Highlands Preservation

ESKIL S. DANIELSON, MA CEM
18 Hunter Lane
Byram Township, New Jersey 07821
973-347-6676

August 6, 2008

Editor – Daily Record
800 Jefferson Road
P.O. Box 217
Parsippany, NJ 07054

Re: “Voices” Page – Highlands Master Plan – August 3, 2008

Editor

Byram Township, the Township of Lakes, has always been protective of the some seventeen lakes, rivers and streams in our picturesque municipality. Our environmental people were ahead of the curve in identifying the need to limit disturbance of steep slopes, wetlands and rock outcroppings. Protective ordinances were passed and have been scrupulously followed by our planning board.

In 2004, as Mayor of Byram Township, I went to Trenton in support of the Highlands Water Protection and Planning Act and was at the bill signing on the Wanaque Reservoir Dam. I unequivocally supported the Highlands Act based on assurances made by the sponsors of the legislation.

As Jack Schrier of the Highlands Council wrote, “The Devil is in the details.” In this case, the details are in the Highlands Regional Master Plan and the extent to which it both over-steps the Act and doesn’t meet requirements of the Act, especially with regard to land-takings.

Byram Township is now 98% in the highly regulated, no/low growth Preservation Area and 2% in the growth-allowed Planning Area, our Route #206 corridor that includes our state-approved Village Center. Part of the logic for needing the Preservation Area is based on the alleged pollution caused by septic systems. It reminds me of when I called the DEP during a drought in the late 1980’s when the DEP advised everyone in the state to limit their showers, laundry use and toilet flushing or the police departments would issue summonses. I explained to a DEP representative that if my family and my neighbors stopped using water from our wells with the waste-water being recycled through our septics, our wells would not be replenished and could go dry. “You are wrong. You would be sick if the septic water was recycling into your or your neighbors’ wells,” the DEP person stated. How ill informed! In my sixty five years I have almost always lived in areas with wells and septics (Union Hill in Denville and Byram) and have been healthy and well-hydrated by recycled septic water.  Mr. Schrier, it is neither ‘malevolent’ nor ’criminal’ to drink septic water. It is Nature’s way provided both wells and septic systems are built to codes.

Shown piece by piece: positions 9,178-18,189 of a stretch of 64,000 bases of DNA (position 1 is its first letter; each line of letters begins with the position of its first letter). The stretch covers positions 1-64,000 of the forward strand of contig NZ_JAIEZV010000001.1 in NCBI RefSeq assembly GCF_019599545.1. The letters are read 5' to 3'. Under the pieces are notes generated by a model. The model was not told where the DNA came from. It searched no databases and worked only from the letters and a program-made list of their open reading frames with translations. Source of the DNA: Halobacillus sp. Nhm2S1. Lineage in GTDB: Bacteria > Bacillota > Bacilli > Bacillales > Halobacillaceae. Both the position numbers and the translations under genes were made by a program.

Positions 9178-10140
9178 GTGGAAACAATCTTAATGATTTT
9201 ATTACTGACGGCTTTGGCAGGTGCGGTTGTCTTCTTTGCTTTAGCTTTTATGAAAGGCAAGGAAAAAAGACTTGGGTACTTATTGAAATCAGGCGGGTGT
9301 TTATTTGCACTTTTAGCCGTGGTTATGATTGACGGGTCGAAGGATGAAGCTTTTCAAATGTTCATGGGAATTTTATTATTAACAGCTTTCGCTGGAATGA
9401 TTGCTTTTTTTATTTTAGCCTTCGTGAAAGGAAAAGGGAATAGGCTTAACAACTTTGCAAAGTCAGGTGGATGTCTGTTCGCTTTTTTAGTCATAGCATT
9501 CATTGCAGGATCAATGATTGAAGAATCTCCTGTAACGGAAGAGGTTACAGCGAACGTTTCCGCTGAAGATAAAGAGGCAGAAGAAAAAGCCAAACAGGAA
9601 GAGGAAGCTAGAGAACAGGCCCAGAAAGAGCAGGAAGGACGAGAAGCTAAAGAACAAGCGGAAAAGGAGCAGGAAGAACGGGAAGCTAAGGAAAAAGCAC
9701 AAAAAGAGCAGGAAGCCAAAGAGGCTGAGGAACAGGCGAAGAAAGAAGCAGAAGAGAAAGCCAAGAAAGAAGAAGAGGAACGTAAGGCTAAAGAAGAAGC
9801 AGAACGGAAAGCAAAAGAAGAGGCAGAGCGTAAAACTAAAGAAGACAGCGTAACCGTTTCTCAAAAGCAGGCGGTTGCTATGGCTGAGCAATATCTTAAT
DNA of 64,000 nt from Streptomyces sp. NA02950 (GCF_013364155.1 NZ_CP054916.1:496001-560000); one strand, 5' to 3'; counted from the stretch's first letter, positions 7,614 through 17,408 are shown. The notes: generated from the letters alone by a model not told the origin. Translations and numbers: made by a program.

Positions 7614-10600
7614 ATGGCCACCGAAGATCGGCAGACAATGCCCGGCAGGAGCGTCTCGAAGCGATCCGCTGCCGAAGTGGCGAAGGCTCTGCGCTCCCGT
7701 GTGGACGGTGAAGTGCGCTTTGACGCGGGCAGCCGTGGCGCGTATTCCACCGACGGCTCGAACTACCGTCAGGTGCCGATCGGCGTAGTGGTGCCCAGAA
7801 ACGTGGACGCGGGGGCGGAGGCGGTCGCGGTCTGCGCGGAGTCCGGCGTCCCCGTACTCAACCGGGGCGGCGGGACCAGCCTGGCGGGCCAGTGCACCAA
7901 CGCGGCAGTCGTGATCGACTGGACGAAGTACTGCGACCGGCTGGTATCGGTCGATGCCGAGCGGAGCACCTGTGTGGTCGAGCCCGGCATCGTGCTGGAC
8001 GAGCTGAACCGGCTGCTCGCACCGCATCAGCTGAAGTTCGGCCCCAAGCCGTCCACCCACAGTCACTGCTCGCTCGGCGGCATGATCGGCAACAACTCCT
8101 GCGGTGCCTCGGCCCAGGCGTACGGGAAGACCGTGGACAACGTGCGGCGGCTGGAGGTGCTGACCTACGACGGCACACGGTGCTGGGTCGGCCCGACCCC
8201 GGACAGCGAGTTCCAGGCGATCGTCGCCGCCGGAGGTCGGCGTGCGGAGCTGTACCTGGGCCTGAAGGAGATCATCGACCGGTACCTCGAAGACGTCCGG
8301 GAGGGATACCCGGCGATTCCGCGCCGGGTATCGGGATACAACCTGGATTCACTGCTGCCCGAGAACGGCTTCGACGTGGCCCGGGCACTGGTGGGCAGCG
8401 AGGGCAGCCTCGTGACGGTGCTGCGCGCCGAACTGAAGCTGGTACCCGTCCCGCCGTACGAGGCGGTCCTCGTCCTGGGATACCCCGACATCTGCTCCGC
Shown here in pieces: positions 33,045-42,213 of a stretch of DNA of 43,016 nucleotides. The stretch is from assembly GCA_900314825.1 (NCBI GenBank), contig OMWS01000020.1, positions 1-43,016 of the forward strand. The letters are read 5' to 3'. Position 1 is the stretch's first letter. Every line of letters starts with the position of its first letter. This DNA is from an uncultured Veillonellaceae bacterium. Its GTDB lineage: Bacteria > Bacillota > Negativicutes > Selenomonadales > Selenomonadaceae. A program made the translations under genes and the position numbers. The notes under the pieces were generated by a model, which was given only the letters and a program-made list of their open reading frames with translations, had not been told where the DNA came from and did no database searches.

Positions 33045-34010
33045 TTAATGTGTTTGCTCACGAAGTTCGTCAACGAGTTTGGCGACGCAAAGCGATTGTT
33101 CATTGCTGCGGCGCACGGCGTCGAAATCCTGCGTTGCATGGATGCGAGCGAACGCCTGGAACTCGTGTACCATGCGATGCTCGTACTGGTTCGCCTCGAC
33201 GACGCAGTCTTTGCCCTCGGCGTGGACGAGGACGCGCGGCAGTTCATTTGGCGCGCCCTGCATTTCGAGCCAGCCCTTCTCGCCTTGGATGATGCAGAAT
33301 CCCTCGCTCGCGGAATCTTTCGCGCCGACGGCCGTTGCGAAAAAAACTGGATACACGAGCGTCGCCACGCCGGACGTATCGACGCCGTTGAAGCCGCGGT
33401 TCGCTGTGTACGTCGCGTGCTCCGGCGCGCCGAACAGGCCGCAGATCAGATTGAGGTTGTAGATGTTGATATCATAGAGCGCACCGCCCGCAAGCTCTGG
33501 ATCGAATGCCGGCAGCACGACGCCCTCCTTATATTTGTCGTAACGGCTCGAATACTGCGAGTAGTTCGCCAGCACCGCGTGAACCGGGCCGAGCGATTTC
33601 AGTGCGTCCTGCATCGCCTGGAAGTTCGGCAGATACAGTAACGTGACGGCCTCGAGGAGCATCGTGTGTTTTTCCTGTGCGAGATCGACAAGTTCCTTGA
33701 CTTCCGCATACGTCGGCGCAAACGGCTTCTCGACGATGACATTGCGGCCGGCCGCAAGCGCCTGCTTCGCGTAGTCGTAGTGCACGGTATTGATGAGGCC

Well beyond the scope of the Highlands Act, even our Village Center has now been labeled a Protection Area since it is wooded. How many hoops will we have to go through to be able to see our state-approved Village Center become a reality since we will have to cut down trees?

The Byram Village Center represents a large part, but far from all, of our ability to meet the Council On Affordable Housing (COAH) low and moderate income housing requirement of about 130 units. COAH has apportioned some of our obligation on lands now preserved by the Highlands Act. In other municipalities, COAH has determined housing can be built on runways at airports and along the Garden State Parkway.

I now read that COAH and the Highlands Council are going to sit down and hammer out the conflicts. A little late isn’t it?  It should be very interesting since there is passionate, well- entrenched, posturing on both sides. I hope there is going to be a neutral referee, maybe a retired judge (?).

I have been a per diem employee (Forest Fire Service) of the now DEP for fifty years. When I started, I worked for the New Jersey Department of Conservation and Economic Development. What a concept, Conservation and Economic Development together!

Just some thoughts!

Eskil S. Danielson, MA CEM, Mayor

photo by Joyce Bambach

photo by Joyce Bambach